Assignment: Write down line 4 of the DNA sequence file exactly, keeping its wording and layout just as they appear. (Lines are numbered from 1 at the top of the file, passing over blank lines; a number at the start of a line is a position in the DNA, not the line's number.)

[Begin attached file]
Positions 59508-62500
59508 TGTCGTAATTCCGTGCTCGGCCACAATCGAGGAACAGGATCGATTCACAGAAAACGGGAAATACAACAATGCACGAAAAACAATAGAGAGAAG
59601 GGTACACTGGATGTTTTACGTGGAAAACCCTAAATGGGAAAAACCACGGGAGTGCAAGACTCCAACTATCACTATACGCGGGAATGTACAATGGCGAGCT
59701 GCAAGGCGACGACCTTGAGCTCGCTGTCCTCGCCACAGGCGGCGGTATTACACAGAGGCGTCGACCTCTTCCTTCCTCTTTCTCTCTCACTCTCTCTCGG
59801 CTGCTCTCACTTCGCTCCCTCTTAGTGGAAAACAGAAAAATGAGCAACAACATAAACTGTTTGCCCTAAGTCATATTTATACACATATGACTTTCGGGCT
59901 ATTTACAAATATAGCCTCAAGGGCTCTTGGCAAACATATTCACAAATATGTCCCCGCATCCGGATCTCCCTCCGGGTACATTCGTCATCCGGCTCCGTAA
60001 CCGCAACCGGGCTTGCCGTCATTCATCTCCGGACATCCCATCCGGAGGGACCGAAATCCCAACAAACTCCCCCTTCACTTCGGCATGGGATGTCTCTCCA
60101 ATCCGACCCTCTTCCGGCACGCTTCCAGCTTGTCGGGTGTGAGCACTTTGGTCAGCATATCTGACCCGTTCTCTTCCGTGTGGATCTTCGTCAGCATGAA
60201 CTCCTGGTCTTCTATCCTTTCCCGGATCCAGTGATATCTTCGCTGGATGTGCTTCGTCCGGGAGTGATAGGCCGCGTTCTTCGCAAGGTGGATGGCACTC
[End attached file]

59701 GCAAGGCGACGACCTTGAGCTCGCTGTCCTCGCCACAGGCGGCGGTATTACACAGAGGCGTCGACCTCTTCCTTCCTCTTTCTCTCTCACTCTCTCTCGG